Alternative Filter For A Sustainable Future
By Nikolas Krusekopf
Intermediate Category (Grades 9-10)
Innovation | Energy and Natural Resources, Environment
The goal of my project was to develop an environmentally sustainable water filter that could effectively filter out bacteria. Water filters are needed to help people in developing countries, on First Nation reserves and backcountry hikers. After reviewing an experiment conducted by scientists at MIT, I explored ways to create an effective water filter using wood. In my experiment, I inserted a 1 cm long wooden cylinder with a one cm diameter and in a clear PVC tube and secured it with a hose clamp to eliminate leaks. I created a solution of distilled water and different amounts of probiotics or zinc oxide nanoparticles, which are similar to bacteria, and poured the solution into the tubing and let gravity pull the water through the wood. I did this process five different times with multiple samples for each different tests from November to March.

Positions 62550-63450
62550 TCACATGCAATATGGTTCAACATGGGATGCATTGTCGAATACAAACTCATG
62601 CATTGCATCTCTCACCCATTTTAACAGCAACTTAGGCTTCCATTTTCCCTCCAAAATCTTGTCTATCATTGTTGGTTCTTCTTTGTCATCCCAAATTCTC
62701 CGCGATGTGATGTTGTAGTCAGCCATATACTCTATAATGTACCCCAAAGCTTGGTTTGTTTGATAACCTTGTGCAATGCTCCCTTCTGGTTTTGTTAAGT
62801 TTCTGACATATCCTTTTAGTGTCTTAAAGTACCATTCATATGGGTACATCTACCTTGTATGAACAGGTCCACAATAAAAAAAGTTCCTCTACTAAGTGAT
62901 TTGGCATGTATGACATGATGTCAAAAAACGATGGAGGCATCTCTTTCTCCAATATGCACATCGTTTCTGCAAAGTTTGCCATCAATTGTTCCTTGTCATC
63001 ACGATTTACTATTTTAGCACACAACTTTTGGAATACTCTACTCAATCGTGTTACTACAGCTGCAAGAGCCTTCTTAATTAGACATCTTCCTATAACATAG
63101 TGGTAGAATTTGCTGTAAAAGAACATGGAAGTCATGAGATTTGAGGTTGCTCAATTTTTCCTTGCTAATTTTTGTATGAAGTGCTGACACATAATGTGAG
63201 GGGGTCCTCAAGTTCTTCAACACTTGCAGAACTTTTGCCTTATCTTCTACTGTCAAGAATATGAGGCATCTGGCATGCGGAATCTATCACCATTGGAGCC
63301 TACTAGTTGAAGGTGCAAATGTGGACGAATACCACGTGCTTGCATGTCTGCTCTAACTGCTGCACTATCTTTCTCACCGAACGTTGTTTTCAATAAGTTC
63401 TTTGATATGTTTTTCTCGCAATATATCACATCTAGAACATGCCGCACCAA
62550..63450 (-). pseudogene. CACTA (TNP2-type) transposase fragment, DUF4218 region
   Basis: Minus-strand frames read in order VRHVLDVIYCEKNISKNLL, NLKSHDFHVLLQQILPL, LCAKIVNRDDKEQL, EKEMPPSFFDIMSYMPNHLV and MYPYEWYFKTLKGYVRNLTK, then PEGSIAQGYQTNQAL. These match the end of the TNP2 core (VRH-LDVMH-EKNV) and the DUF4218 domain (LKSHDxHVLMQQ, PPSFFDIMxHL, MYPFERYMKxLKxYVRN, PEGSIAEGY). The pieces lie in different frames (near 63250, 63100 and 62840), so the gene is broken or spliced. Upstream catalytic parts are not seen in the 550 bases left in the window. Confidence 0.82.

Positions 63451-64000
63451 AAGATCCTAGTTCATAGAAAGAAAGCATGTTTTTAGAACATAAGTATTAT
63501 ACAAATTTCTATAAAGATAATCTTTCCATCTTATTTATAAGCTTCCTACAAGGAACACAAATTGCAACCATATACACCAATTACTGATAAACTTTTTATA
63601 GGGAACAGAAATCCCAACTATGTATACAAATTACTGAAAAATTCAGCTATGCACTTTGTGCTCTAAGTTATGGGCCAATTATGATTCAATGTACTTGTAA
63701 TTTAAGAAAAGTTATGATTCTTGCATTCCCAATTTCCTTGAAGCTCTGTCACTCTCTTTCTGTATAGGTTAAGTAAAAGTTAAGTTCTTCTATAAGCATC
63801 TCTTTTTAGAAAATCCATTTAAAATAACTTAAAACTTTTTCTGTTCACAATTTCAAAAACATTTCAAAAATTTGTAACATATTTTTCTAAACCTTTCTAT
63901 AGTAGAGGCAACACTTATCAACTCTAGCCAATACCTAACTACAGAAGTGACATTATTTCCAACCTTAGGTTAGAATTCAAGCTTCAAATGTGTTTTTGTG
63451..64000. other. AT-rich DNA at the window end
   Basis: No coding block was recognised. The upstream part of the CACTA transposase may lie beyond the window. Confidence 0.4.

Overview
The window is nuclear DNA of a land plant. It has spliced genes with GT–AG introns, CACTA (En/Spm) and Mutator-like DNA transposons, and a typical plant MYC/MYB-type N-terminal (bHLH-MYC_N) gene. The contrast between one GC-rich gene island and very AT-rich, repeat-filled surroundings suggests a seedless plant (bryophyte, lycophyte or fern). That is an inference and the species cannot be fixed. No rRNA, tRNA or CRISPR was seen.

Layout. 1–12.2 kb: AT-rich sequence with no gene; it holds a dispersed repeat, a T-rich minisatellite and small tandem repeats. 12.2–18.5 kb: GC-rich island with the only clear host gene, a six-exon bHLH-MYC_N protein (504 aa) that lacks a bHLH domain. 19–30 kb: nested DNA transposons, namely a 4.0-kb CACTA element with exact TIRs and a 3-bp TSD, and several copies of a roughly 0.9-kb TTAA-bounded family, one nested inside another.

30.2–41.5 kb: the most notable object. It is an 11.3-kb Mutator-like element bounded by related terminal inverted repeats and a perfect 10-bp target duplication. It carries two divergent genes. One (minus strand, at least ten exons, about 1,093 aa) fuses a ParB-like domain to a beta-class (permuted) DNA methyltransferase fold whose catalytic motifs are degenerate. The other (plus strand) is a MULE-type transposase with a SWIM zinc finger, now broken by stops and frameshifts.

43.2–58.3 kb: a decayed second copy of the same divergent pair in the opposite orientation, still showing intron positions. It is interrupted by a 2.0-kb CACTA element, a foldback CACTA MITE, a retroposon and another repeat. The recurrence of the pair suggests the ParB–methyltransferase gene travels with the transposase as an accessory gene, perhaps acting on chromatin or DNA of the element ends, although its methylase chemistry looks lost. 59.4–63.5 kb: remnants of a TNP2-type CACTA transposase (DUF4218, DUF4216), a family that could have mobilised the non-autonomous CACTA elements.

I found that a wood filter could effectively filter out the bacteria once I perfected my testing method. In my last run of testing, which was the most successful of my tests. My samples had an average of 99.96% of the bacteria removed from the water. I also discovered that balsam fir is the best type of wood to remove bacteria from water. At first, I thought that pine wood was the best wood to use, however, my tests found that the pinewood as well as the maple wood, which I tried introduced sap into the water. These findings are important because a wood filter may be useful for developing countries, First Nations reserves or backcountry hikers. In future experiments, I am planning to examine whether wood filters can be used to remove other types of contaminants such as hormones and antibiotics. The process for doing this uses activated carbon filters at the moment, so I would have to incorporate that into the filter. In conclusion I created a wood filter that can effectively filter bacteria from water.